Water November 19, 2012Posted by craftlass in politics, Sandy.
Tags: infrastructure, nature, public water system, water
It covers most of our planet. It exists on the moon. It has definitely existed on Mars and might still. We can’t survive without it. It makes up most of our own bodies. Our relationship with water is so strong and important that most of civilization is near a large body of it.
Most of us take it for granted most of the time. In America we have a fairly safe and expansive public water system and a variety of the bottled sort to choose from. The only time we really think about it is when we are thirsty or want to jump into some.
In the past three weeks I have thought more about water than I ever have before.
Obviously, water causes floods, and a flood has been at the top of my mind. Academically I knew that water was a very powerful destructive force. I know how the Grand Canyon was carved, I’ve seen images from floods and tsunamis all over the world, and I’ve heard incredibly scary tales from people who survived various water-induced tragedies. Until I saw water covering my very own street, though, I had never grasped just how powerless it makes you feel. It does not discriminate yet the destruction has a random quality that logic can not process. I would stare out the window at length and just marvel at this invader without a brain or a plan that took away everything humans had created – power, comfort, even the ability to just walk over to the next building like civilized people do. It’s the most humbling experience I’ve ever had and I’m no stranger to humbling experiences. Water is relentless.
One of the basic items everyone knows to get before a storm is enough water for at least three days for however many people will be in your home. We’ve been having 5 gallon jugs of Poland Spring delivered for years and always try to keep an extra jug on hand just in case. Thank goodness, because there have been a few times we’ve really needed it and area stores sell out instantly if there are water issues. So, we were set for drinking water. We filled our bathtub just before Sandy hit so we would have water for other purposes. We were as prepared as could be for losing water service. Somehow, amazingly, we never did lose it this time. It was one of the truly bright spots of Sandy, just not losing water. It doesn’t take much to realize that is our most important utility of all. Water is life.
As our home grew colder the only time I really felt the temperature impact was when I had to use the bathroom. The floor, toilet, faucet handles – all so incredibly cold! They were nothing compared to the water, though. Washing hands was brutal. We were heating up water on the stove for washing dishes and ourselves, but who bothers just for a quick hand wash? It’s one thing to wash your hands in freezing water when there is heat around you but entirely different when there isn’t. You can’t dry them enough, the water clings to your skin, pulling out whatever little bit of warmth had been left after the dip into running water. Water is conductive.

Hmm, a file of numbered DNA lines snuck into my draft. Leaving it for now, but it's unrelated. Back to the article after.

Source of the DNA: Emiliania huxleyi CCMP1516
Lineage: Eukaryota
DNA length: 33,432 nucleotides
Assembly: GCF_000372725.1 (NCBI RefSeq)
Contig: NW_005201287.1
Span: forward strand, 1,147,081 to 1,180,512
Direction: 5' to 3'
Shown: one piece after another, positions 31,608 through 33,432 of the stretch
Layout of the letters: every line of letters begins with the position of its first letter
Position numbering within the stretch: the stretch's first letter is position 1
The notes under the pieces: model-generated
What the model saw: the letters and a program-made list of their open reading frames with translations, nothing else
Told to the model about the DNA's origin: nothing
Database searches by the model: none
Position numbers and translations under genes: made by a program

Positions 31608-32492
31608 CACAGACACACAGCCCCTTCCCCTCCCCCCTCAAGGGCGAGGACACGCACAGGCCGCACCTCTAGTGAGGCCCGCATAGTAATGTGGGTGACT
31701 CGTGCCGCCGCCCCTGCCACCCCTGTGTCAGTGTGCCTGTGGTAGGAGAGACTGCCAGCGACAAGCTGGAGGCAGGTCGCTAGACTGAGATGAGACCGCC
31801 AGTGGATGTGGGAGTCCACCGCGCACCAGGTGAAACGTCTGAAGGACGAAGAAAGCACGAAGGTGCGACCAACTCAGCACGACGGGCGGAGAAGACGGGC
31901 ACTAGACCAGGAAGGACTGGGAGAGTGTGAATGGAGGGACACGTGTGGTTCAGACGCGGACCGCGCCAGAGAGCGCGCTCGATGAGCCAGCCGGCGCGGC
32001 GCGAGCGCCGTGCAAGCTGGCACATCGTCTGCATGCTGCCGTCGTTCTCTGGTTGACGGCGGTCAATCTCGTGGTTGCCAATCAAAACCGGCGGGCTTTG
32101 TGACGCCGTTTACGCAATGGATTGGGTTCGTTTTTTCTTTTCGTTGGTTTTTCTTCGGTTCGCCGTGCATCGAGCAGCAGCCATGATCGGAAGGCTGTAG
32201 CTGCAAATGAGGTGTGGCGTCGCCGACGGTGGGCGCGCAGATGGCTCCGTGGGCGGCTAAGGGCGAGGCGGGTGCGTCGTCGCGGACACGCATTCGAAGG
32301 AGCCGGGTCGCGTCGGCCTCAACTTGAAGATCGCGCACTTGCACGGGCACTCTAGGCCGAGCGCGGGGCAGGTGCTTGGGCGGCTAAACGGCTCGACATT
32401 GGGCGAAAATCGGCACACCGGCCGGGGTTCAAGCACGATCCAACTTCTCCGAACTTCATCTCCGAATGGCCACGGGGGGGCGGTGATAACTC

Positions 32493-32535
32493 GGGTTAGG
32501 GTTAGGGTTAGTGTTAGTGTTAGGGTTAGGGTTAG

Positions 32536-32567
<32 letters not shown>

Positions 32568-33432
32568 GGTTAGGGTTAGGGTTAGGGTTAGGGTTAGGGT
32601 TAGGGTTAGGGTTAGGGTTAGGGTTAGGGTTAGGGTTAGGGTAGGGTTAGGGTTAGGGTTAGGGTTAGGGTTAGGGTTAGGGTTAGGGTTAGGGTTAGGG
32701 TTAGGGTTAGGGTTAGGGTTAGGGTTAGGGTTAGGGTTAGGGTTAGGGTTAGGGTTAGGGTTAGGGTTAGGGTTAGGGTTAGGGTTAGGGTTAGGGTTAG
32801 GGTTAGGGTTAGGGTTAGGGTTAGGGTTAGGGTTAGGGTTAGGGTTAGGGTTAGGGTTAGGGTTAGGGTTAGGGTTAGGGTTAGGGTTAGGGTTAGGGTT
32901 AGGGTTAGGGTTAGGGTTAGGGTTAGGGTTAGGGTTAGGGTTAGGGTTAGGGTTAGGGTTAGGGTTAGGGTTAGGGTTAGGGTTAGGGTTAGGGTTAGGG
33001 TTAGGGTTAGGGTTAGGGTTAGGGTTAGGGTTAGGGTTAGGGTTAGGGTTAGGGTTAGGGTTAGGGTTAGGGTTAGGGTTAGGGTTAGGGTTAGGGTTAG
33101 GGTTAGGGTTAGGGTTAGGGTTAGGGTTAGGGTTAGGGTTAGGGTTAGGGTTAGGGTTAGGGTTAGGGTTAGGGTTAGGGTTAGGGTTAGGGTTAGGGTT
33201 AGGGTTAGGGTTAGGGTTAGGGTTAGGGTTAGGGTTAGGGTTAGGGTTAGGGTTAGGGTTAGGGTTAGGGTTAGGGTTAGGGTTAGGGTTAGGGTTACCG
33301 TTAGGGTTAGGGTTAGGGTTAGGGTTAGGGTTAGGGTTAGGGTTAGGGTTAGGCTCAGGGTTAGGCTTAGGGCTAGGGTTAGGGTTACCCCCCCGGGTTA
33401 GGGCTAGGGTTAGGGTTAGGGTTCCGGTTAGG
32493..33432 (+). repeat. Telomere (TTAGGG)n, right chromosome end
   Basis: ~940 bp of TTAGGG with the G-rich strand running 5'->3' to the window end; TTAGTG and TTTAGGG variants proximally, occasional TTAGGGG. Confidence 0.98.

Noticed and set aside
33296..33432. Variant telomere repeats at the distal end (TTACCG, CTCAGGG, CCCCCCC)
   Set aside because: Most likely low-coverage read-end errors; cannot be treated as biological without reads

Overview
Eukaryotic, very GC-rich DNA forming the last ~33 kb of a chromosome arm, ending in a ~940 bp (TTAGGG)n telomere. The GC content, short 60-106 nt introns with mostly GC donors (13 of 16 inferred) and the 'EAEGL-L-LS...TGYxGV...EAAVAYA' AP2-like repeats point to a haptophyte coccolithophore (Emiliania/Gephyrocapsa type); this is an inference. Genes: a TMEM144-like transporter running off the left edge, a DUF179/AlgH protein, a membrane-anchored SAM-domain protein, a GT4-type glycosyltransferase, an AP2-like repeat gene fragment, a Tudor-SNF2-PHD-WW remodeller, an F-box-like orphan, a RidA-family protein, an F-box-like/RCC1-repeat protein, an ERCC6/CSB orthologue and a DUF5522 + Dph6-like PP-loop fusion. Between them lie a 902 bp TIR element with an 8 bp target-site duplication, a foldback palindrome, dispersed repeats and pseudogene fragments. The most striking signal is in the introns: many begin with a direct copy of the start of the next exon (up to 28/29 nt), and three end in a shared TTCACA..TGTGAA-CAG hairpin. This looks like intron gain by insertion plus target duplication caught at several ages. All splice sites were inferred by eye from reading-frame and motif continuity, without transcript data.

Showering, properly showering, was out of the question, of course. On the second flood-free day our friends got their power back and let us come use their shower. It was one of the best showers of my life. It’s one thing to choose to go a few days or more without a shower because you are doing something fun, like camping or traveling a lot, but when you did not make that choice? Wow. Yeah. It gets you back to a certain sense of normalcy and even confidence. I found myself wanting to just stand under the shower for hours but didn’t want to be rude or waste too much of it. I had no such qualms the next week when we got to our hotel. I took a long bath with a good shower rinsing. I won’t go into too much detail (because ewwww) but let’s just say I really needed an extra-good scrub. The truly amazing thing about a bath, of course, is the way the water really soothes all the little achies that you had been bearing for so long that you couldn’t remember what life was like without them, both of the physical and mental varieties. One of the great perks of most places in Manhattan is you have this unlimited supply of high-pressure hot water that feels like magic after living almost anywhere else. I luxuriated in the hottest water I could stand and enjoyed every second of it, allaying my guilt over using that much of it by reminding myself I’d barely used any for weeks. Water is wonderful!